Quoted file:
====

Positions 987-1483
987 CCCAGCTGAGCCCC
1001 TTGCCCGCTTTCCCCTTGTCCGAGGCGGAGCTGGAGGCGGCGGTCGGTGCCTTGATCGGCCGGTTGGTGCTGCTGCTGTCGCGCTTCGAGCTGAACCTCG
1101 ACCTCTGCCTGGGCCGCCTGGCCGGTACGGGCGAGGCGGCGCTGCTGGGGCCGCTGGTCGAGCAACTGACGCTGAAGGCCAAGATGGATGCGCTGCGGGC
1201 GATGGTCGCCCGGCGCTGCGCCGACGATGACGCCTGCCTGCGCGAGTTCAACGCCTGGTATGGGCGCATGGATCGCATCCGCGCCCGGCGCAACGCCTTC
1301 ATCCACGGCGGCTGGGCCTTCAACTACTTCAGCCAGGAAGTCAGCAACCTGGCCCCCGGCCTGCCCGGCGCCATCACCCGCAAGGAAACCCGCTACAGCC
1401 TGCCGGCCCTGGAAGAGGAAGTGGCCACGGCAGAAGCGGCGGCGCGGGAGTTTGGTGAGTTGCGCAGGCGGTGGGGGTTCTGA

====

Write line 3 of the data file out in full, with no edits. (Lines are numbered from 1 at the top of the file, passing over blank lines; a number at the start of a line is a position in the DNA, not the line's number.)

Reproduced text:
1001 TTGCCCGCTTTCCCCTTGTCCGAGGCGGAGCTGGAGGCGGCGGTCGGTGCCTTGATCGGCCGGTTGGTGCTGCTGCTGTCGCGCTTCGAGCTGAACCTCG